• The passive loss rules apply to the transferee. Therefore, individual retail investors generally cannot purchase tax credits and personally benefit from the transferability election, unless they have certain specified passive income that can be offset with the credits.
  • Credits may only be transferred once; however, a transferee can be set up as a partnership and allocate credits among its partners, which will not be treated as an additional transfer. When utilizing a structure that allows tax credits to pass through to another taxpayer, such as a lease pass-through structure, a further transfer is not permitted.    
  • Transfer elections are also subject to anti-abuse rules, which may disallow or recharacterize a transfer if it is determined that the relevant parties engaged in the transaction with the principal purpose of avoiding federal tax liability beyond the intent of Section 6418.
  • Tax-exempt income will be allocated the way the tax credits would have been allocated, irrespective of how the money is distributed; however, if there are multiple partners and only some of the partners sell their tax credits, then the partnership can specially allocate tax-exempt income to partners that want to sell their distributive share of the tax credits enabling a one-to-one match of cash and tax-exempt income.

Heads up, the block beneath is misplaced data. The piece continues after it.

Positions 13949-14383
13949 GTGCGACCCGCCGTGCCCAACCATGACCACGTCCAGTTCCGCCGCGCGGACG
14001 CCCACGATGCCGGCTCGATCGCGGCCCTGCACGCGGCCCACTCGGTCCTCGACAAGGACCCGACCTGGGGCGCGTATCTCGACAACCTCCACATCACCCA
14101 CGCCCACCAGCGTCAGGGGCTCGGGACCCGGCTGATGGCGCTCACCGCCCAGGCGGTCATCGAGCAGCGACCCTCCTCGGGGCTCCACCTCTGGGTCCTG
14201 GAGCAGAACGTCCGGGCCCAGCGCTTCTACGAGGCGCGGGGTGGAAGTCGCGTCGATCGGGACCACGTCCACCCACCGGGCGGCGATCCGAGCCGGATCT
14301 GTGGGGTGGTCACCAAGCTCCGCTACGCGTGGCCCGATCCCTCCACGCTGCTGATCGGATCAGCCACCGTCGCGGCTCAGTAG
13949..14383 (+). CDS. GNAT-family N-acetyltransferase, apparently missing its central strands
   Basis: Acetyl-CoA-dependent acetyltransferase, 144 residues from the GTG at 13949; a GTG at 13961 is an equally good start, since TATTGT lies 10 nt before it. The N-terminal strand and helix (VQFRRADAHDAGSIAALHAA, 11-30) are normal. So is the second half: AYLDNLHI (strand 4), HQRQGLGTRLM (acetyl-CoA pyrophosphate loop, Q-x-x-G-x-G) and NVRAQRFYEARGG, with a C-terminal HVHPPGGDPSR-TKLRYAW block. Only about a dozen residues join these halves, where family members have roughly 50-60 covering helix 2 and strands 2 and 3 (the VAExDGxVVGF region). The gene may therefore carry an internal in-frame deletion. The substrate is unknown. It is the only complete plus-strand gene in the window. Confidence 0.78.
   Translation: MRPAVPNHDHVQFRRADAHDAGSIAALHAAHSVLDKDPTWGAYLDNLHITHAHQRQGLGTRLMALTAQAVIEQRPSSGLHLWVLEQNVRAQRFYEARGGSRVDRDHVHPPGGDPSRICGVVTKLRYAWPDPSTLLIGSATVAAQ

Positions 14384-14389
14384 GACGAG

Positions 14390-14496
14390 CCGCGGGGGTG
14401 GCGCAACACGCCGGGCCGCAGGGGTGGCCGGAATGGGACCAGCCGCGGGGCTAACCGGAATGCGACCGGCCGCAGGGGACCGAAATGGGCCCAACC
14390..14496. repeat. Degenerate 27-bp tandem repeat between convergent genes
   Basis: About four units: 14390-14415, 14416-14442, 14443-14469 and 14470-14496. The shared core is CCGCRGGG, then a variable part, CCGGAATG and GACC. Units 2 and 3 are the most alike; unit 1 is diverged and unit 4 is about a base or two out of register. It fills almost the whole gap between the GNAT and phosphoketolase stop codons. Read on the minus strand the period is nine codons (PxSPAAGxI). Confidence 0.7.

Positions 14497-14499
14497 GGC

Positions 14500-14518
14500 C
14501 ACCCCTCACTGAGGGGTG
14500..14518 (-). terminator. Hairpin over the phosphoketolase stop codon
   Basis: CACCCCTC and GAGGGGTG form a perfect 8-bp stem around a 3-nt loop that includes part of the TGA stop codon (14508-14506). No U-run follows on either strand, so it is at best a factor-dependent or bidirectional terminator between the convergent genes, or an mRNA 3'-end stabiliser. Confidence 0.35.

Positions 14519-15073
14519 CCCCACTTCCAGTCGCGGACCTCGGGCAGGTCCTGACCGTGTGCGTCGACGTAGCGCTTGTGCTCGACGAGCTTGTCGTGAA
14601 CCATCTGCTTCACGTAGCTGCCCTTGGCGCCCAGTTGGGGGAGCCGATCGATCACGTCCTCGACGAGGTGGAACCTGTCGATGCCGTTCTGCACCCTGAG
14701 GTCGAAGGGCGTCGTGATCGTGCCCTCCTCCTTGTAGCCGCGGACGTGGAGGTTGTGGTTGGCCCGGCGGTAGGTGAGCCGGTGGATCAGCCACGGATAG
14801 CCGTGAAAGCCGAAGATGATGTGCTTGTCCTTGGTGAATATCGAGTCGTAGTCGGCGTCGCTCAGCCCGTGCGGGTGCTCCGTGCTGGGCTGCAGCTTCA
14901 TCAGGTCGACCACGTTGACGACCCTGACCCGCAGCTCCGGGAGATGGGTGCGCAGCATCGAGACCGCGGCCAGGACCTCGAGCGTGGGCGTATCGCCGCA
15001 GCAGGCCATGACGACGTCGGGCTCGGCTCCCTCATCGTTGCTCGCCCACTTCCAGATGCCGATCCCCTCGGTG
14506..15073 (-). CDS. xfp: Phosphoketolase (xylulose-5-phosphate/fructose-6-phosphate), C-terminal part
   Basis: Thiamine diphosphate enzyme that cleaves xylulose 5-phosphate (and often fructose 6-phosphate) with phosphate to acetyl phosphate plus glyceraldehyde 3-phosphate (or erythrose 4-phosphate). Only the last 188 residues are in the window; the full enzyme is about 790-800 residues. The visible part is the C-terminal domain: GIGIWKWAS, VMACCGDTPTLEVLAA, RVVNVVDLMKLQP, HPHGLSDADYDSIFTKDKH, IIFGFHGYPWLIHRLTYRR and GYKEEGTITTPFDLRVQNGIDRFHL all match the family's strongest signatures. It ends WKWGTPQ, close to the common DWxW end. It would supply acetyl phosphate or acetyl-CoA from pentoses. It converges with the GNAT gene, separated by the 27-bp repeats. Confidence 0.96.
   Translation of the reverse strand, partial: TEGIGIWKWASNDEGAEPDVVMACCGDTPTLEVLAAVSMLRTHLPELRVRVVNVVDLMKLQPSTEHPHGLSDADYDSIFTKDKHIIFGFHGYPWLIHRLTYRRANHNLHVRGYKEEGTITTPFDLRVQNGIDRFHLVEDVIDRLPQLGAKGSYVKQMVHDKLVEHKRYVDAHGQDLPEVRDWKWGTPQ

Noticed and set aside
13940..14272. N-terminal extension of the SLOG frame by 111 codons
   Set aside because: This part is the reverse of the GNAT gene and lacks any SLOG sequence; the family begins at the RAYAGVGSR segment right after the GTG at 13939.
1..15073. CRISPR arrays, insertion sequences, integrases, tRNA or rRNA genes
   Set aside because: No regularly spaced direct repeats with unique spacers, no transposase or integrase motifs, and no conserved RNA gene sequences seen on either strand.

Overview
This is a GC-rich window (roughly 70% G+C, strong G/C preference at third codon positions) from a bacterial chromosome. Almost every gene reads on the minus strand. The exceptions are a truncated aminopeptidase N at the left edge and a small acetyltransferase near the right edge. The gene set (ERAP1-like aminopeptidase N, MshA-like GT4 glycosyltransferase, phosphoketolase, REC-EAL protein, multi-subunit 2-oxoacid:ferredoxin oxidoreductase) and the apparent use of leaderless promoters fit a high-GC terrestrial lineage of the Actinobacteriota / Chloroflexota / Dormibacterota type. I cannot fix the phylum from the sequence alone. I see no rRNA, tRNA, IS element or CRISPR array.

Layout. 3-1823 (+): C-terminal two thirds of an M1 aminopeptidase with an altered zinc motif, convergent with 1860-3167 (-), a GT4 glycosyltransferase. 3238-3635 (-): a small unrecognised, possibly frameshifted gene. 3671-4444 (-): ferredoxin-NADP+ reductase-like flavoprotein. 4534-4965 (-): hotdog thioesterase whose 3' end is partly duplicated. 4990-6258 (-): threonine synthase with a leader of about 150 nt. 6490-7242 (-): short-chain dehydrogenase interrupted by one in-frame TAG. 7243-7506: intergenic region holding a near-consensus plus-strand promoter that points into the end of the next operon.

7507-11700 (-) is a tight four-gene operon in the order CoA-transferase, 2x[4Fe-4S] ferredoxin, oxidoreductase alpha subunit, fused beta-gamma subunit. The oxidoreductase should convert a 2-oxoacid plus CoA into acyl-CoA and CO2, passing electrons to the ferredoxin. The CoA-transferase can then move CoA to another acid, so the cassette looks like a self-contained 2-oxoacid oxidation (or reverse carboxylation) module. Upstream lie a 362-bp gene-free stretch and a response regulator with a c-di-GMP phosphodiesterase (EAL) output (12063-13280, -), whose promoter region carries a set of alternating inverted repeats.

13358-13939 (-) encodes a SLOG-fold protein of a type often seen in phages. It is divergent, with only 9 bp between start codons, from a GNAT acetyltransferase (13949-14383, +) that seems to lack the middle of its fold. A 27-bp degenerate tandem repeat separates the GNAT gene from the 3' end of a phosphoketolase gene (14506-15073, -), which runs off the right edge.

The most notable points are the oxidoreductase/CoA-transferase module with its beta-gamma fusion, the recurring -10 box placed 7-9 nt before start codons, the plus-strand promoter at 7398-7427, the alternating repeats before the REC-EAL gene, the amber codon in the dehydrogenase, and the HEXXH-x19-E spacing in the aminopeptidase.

• Transferees are subject to recapture risk from the disposition or cessation of use of investment credit property (i.e., property eligible for a tax credit listed under Section 46 of the Code) at the transferor level (excluding recapture resulting from a disposition by partners in the transferor) or leakage from carbon sequestration during specified time periods, with the transferor required to provide notice of the recapture event to the transferee. A disposition of investment credit property by partners in the transferor may result in a recapture at the partner level.

Procedural and Timing Rules 

  • Prior to transferring credits, an eligible taxpayer must complete a pre-filing registration process electronically through an IRS electronic portal. Transferors must make a separate election with respect to each applicable property that is eligible to claim the tax credits. There is no late-election relief available. A transfer election with respect to a specified credit portion is irrevocable. 
  • The transfer election must be made by the due date of the tax return for the taxable year in which the credit was determined.

Bonus Credit Amounts

  • Bonus credit amounts (i.e., domestic content and energy community additions to the base credit, if certain requirements are met) cannot be transferred separately from the base credit. The base credit and bonus credit must be transferred proportionately to a transferee.

Excessive Payment Penalty

  • If the IRS determines that a transfer election results in a transfer of credits in excess of the amount of credits that would be allowed to the relevant transferor, the IRS will impose a penalty equal to twenty percent of the excessive transfer amount, unless there is reasonable cause for the excessive transfer.
This publication is distributed with the understanding that the author, publisher and distributor of this publication and/or any linked publication are not rendering legal, accounting, or other professional advice or opinions on specific facts or matters and, accordingly, assume no liability whatsoever in connection with its use. Pursuant to applicable rules of professional conduct, portions of this publication may constitute Attorney Advertising.